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Thoroughly revised and updated, with an extensive analysis of the 2008 election, this book remains the best analysis of the Electoral College for both students and general readers.
“The best book available on the electoral college. Edwards provides both an excellent review of the workings of the electoral college and an incisive analysis of the failings of the institution.”—Marty Wattenberg, University of California, Irvine
"A wonderfully accessible discussion of every aspect of the system by which presidents are elected in the United States. . . . Edwards's book will be of interest to scholars and instructors focusing on the presidency (both currently and historically), as well as campaigns and elections."—David A. Dulio, Historian
"This crisp handbook . . . outlines the origins of the electoral college . . . and demonstrates the many ways it violates democratic norms."—New Yorker
"[An] excellent new book."—Timothy Noah, Slate
"Edwards offers a robust critique of the intricate device underpinning presidential elections. . . . A worthy, well-argued contribution to the debate."—Publishers Weekly
"I've come across few books as timely or as relevant as the one in which Professor Edwards suggests that the country now finds itself confronted not only with an absence of a coherent national politics but also with a constitutional crisis. . . . Edwards sets out to prove that the Electoral College is both needlessly complex and inherently unjust. . . . His principal lines of argument deserve extensive debate in both the news media and the Congress."—Lewis H. Lapham, Harper’s Magazine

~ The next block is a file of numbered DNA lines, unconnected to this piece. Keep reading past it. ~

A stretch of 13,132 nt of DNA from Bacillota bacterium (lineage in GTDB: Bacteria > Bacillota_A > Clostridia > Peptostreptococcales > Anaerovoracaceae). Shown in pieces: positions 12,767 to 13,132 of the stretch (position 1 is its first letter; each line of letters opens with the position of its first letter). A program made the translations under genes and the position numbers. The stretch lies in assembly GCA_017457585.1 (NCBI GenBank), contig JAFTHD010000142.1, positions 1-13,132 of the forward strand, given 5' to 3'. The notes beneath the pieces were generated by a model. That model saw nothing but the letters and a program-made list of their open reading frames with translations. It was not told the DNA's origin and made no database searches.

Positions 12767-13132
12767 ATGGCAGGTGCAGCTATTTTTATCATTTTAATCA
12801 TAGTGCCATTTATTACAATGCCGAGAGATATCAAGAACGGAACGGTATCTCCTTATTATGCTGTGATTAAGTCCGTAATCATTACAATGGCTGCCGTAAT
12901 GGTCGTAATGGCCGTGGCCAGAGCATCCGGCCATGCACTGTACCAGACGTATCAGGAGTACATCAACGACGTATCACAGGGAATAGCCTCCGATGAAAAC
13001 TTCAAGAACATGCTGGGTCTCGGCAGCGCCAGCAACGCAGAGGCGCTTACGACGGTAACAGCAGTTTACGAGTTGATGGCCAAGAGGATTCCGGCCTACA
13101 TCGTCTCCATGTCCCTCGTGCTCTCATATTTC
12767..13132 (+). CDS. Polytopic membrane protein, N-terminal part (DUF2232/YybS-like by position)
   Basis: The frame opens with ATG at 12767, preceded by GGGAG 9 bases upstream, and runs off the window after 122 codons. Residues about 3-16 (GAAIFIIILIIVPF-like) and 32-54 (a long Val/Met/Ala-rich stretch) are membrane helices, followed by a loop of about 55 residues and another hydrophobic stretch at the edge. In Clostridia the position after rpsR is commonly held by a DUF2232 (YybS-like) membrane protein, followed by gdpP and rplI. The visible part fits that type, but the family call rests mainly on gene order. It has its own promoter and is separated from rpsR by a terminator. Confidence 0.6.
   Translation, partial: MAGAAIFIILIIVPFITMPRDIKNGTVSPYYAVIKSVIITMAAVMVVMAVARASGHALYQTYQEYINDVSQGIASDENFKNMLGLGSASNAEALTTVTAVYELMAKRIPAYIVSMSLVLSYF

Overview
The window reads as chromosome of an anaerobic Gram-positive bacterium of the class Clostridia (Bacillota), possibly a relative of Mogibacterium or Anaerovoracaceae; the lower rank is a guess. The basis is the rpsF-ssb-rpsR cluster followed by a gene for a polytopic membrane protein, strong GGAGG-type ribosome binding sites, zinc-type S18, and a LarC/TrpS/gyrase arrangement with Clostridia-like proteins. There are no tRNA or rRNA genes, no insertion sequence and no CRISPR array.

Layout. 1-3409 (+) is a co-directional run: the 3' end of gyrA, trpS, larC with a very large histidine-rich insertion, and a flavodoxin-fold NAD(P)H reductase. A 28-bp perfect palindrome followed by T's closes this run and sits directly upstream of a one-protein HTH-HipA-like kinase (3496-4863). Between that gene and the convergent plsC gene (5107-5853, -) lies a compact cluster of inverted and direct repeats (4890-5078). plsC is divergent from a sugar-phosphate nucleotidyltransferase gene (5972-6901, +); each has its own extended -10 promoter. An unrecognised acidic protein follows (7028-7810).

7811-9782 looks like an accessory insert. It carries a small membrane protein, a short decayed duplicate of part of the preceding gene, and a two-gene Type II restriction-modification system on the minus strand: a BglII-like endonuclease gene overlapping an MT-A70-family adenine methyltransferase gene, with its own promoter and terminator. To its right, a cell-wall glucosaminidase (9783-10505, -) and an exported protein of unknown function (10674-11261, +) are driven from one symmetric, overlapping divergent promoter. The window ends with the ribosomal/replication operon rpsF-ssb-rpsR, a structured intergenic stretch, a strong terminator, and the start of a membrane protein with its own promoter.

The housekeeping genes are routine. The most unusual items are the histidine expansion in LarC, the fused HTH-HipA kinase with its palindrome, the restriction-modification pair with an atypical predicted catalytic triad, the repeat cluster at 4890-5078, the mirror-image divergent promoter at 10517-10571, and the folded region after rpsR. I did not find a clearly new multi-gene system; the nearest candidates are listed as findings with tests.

"Edwards . . . throws the kitchen sink, the stove and some old socks at the Electoral College. . . . His case is compelling. . . . [A] meticulous analysis."—Glenn C. Altschuler, New York Observer
"Edwards . . . methodically presents the case for eliminating the electoral college and replacing it with national popular elections. With excellent descriptions of how the elector system works, it is the most cogent and up-to-date criticism I have read. . . . The case that Edwards builds against the electoral college is strong, even overwhelming. Why the Electoral College is Bad for America will be widely cited in debates about our method of electing presidents."—Alexander Keyssar, New York Review of Books
"Time will tell whether the argument that the current system is so flawed and dangerous that the nation needs a constitutional amendment establishing a national direct election can gain momentum. But Edwards makes that case forcefully, as well or better than any other I know, and that is a genuine service."—Brian J. Gaines, Rhetoric and Public Affairs
"The most exquisitely precise and sweeping case I’ve ever seen for abolition of the Electoral College and adopting a straightforward vote of the people."—Neal Peirce, Seattle Times
"Dispensing keen political insights as he goes, George Edwards punctures the fallacious arguments used by supporters of the electoral college whenever criticism of that splendid anachronism grows hot, as it once again has."—Jack Rakove, Coe Professor of History and American Studies and Professor of Political Science, Stanford University
"The best book available on the electoral college. Edwards has crafted an entirely new and up-to-date book. He provides both an excellent review of the workings of the electoral college and an incisive analysis of the failings of the institution."—Marty Wattenberg, University of California, Irvine
"The most exquisitely precise and thorough case ever made for abolition of the electoral college system and substitution of a direct vote."—Neal R. Peirce, from the foreword
"An argumentative treatise, based on solid empirical data and sound logic, this book should generate considerable debate—the kind that the country should have had following the election of 2000 and Bush v. Gore."—Stephen Wayne, Georgetown University